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Chapter 2 Conceptual Frameworks

Chapter 2 Conceptual Frameworks

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Chapter 2 Conceptual Frameworks

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  1. Chapter 2Conceptual Frameworks • Provide the structure for building a set of coherent accounting standards. • Levels: • “Why” - Provides objectives of financial reporting • “Bridges levels 1 and 3” - Defines qualitative characteristics of accounting information and the elements of financial statements • “How/implementation” - Explains recognition and measurement criteria • US and IFRS similar, but are not exactly the same • Convergence project underway, not yet approved

  2. General Conceptual Framework

  3. Per SFAC 1-2, 4-7 Provide information that is useful to those making investment & credit decisions. Helpful to present and potential investors, creditor and other users in assessing the amounts, timing and uncertainty of future cash flows; and About economic resources, the claims to those resources and the changes in them. Per IASB Framework (April 1989) The objective of f/s’s is to provide information about the financial position, performance and changes in financial position of an entity that is useful to a wide range of users in making economic decisions. Users are present & potential investors, employees, lenders, suppliers & other trade creditors, customers, gov’ts & their agencies & the general public. Level 1: Objectives of Financial Reporting US GAAP IFRS

  4. U.S. Conceptual Framework Level 2: Hierarchy of Qualitative Characteristics

  5. Primary characteristics Relevance Predictive value Feedback value Timeliness Reliability Verifiability Representational faithfulness Neutrality Secondary Characteristics Comparability Consistency Understandability Relevance Predictive value Confirmatory value Materiality Reliability Faithful representation Substance over form Neutrality Prudence Completeness Comparability Level 2: Qualitative Characteristics US GAAP IFRS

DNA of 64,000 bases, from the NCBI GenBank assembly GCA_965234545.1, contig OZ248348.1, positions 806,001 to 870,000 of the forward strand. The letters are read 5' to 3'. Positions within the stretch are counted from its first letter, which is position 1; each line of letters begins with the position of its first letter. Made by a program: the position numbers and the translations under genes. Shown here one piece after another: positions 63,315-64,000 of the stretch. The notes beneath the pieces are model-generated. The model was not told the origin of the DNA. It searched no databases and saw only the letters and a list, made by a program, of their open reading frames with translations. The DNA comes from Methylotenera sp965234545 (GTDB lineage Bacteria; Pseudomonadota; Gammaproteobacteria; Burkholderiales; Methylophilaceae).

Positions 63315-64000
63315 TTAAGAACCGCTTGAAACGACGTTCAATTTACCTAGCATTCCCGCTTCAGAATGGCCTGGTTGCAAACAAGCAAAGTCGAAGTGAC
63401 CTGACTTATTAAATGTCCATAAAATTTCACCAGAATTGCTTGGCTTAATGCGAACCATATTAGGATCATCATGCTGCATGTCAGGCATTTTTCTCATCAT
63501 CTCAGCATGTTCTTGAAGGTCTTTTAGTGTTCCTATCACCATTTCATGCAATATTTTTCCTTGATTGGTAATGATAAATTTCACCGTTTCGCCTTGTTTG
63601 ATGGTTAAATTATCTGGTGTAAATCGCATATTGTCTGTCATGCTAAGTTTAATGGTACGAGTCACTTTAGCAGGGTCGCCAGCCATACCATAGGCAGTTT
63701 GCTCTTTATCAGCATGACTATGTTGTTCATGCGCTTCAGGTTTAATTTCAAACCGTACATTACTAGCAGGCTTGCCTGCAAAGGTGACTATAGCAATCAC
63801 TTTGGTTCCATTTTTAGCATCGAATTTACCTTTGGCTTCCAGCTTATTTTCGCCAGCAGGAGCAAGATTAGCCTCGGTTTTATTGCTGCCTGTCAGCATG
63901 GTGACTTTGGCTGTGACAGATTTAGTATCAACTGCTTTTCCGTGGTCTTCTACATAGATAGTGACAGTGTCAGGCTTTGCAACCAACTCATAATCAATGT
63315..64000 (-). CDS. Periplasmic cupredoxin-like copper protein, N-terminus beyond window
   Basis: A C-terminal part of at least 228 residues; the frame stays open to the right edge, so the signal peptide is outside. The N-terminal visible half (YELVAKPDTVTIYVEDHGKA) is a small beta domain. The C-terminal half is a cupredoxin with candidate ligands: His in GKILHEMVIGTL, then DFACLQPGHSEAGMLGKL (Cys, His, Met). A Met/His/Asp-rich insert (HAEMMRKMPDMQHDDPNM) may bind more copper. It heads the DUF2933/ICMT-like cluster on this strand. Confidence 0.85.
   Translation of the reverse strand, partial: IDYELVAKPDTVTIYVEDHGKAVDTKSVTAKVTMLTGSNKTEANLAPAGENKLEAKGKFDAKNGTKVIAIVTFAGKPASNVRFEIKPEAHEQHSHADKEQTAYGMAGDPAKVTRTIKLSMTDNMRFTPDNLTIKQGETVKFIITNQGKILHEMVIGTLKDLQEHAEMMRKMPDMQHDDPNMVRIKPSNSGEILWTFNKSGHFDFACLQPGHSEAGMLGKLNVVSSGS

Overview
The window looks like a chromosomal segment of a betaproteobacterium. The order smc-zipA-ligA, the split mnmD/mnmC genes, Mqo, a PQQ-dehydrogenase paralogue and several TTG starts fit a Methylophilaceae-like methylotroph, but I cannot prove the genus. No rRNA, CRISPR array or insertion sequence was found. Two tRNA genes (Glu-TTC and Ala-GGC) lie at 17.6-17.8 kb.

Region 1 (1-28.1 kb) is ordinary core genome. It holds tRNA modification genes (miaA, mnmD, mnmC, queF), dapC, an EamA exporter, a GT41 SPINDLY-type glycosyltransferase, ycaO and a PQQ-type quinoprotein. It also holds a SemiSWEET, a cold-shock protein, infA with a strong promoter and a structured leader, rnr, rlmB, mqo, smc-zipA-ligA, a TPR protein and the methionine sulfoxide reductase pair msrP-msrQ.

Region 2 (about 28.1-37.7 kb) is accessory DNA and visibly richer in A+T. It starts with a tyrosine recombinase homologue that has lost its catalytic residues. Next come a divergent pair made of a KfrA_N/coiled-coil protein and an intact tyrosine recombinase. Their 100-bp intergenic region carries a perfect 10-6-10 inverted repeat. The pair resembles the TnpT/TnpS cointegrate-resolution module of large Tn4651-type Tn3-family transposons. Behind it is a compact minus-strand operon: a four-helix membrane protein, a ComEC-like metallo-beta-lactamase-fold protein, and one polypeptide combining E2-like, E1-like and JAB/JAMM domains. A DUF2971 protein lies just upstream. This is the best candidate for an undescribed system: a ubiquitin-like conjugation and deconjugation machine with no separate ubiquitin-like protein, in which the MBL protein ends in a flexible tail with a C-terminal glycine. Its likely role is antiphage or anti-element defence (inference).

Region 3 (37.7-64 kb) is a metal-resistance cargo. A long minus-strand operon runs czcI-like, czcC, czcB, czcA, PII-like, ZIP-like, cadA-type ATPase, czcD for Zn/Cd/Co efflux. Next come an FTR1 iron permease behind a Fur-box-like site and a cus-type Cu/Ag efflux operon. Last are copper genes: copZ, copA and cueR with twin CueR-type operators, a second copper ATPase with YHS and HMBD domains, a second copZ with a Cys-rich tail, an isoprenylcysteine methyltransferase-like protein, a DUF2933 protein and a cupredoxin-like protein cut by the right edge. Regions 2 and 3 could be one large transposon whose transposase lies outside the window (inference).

6. Example: Suppose a biotech firm spends $1,000,000 on research and development expenditures. How could the firm record the expenditures? CR Cash DR Expense? DR R&D Asset? For each alternative consider: What is the relevance/reliability tradeoff? How can the treatment be theoretically supported? Does US or IFRS allow? Relevance and Reliability – Tradeoff Example

  7. Constraints Cost/Benefit Materiality Industry Practices Conservatism Constraints on relevant & reliable info Timeliness Balance between benefit and cost Balance between qualitative characteristics Level 2: Qualitative Characteristics con’t US GAAP IFRS

  8. Scumbag Corp. pays a bonus to the CFO of $10,000 if the company earns net income over $1 million in any given year. Draft f/s for 2004 show net income of $1.5 million dollars However, the CFO argues that slowing sales indicate that inventory may be overvalued, and advocates the following journal entry: Dr. Cost of Goods Sold (overvalued goods) 400,000 Cr. Inventory 400,000 What would this entry do? Cause COGS to be 400K lower in following year Sometimes this practice is called the “cookie jar” What if projected net income in 2005 was $800,000 (before this journal entry was made)? How to Cheat with Conservatism